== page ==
In the US, it may be the education, not the economy

By Tylor Claggett
0 CommentsPrint E-mail, November 2, 2009
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In 2008, during the US presidential election, there was considerable discussion about the condition of the US economy. To me, education is upstream from the economy so perhaps, education should have been the paramount subject in the election debates.

Here are some ugly US statistics. A recent piece in USA Today pointed out the richest one-tenth of American families had incomes of above $104,700 in 2006. However, these same richest families accounted for 49.7 percent (almost half) of the entire nation's income that year. This is the highest such percentage since 1917, when such figures began being compiled. The obvious conclusion is the other nine-tenths of American families shared the other half of the nation's income. These stark numbers reveal the enormous income distances between the haves and the have nots in this country. The causes for the huge income distances are probably many; however, I will focus on the one I think is the major and growing cause.

I have often described the propensity for many Americans (and their governments-local and national) to consume more than they collectively produce. The theme of this editorial is not unrelated because people are prone to consume more than they should when conspicuous and opulent consumption is easily seen in more affluent citizens. The implication from my previous discussions is Americans should either consume less or produce more. If consuming less is unappealing, how then can the U.S. produce more? In a world economy, with fierce competition for every conceivable commodity and finished good, the long-run answer is a far better education for American young people that are capable and willing.

US culture has to evolve into one that truly values academic accomplishment rather than the current one that gives merely lip-service to educational achievement. For example, many American parents will insist they want their children to get good educations, but when push comes to shove, they also insist their children play basketball games on school nights instead of doing algebra homework. Actions speak louder than words.

I know there are those that say and there are statistics that prove, "American young people today have more years of schooling than any generation before." That may be true, but are they getting diplomas and certificates for "attendance" as opposed to real achievement? I think there is serious "educational inflation" within US society when high school and even many college students cannot write a coherent paragraph or solve a basic mathematical problem.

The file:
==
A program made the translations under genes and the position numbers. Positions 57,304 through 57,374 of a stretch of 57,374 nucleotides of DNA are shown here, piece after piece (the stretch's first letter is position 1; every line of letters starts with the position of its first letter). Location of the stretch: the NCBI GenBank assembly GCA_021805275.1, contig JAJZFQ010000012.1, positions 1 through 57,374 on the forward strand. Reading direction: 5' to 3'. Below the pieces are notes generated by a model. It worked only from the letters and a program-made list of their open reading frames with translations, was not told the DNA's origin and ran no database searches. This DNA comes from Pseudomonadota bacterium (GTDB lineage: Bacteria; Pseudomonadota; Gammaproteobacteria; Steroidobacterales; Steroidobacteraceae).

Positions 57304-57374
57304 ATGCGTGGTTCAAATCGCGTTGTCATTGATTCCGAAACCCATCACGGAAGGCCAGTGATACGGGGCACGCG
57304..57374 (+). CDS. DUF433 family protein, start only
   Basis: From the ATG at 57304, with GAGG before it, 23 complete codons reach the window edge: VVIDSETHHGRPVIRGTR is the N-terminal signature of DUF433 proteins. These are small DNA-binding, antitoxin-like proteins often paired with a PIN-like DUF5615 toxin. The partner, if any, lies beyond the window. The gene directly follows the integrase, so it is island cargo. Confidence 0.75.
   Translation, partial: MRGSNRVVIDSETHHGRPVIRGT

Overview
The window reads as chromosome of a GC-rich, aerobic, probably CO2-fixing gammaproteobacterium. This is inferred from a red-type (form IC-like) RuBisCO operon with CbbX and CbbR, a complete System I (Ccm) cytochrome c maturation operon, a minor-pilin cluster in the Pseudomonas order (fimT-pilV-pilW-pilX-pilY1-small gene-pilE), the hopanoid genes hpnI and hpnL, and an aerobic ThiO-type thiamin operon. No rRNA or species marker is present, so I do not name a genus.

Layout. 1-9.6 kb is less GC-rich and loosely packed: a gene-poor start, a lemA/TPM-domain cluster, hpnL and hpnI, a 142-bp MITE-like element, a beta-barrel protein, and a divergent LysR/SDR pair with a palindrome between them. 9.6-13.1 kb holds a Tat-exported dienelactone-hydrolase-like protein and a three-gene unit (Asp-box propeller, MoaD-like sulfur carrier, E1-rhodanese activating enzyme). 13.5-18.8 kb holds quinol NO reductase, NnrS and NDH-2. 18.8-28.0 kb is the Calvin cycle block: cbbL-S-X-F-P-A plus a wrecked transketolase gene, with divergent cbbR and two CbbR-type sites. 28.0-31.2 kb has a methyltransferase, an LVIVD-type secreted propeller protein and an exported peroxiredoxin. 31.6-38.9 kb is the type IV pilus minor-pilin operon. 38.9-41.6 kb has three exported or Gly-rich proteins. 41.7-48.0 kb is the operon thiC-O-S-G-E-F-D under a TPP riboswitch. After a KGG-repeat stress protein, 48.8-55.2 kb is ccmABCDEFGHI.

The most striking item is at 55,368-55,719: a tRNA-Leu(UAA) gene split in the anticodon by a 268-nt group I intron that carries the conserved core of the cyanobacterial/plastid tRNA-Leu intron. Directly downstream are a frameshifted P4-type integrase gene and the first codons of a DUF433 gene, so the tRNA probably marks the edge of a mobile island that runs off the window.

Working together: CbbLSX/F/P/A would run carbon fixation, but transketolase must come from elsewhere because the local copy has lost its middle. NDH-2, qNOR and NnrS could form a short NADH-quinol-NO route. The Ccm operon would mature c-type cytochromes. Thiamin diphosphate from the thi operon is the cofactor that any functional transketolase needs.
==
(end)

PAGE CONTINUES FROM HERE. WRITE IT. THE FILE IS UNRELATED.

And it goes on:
Furthermore, every American parent of a middle school or high school student knows the lack of discipline in US public schools is disruptive and extremely incompatible with gaining a good education. Yet, due to public US policy (No Child Left Behind) and many parents' permissiveness, schools no longer suspend or expel students for unacceptable behavior. Schools are for education; not for housing and tolerating the uninterested, delinquent and often violent young person.

Thousands of years ago, the ancient Greeks and Romans got it right. They understood the relationship between a sound mind and a healthy body. Why is it that we in the U.S. do not have one hour of mandatory physical education everyday for every student? And, I do not mean physical education classes that are sitting watching a film or doing some other sedentary activity. I am talking about vigorous exercise (running, calisthenics, and heart-lung development activities). Tennis shoes and gym shorts are cheap. Furthermore, there may be less bad behavior in schools if all students were partaking in physical exercise on a daily basis. In addition to more and better exercise, why do US schools have any lunch or food programs that are not indisputably nutritious? If obesity and generally bad eating habits are well documented among US young people, why has US society spent decades talking about the problems and not addressed them?

Finally, let's look at the ratio of administrators to actual classroom teachers in the typical American public school system. It is astonishing to me that there are so many directors of this and directors of that, teacher mentors and coaches plus other such titles. What exactly do all of these people do? Today, US educational salary incentives strongly motivate teachers to move to positions within the ranks of administrators. If US school systems were armies, they would be accused of very high "tail-to-tooth" ratios. In fact, too many administrators are counterproductive. They justify their existence, and their higher salaries, by thinking of yet more aimless tasks for the few overworked teachers to do in the classroom. This takes even more valuable time away from teaching and lesson planning. For good education to take place there is absolutely no substitute for classroom contact hours, by qualified teachers, in small classes. If there were enough available classrooms, maybe the U.S. should reassign half of the administrators to classrooms. This would at least lower class sizes.

The truth is, a world-class economy, one that has a high standard of living for its people and a relatively narrow gap between its haves and its have nots, must have an effective and world-competitive educational system. This we do not have in the U.S. A poorly educated general population is directly responsible for many of America's current economic problems and it will most certainly be at the very root of future US economic woes.


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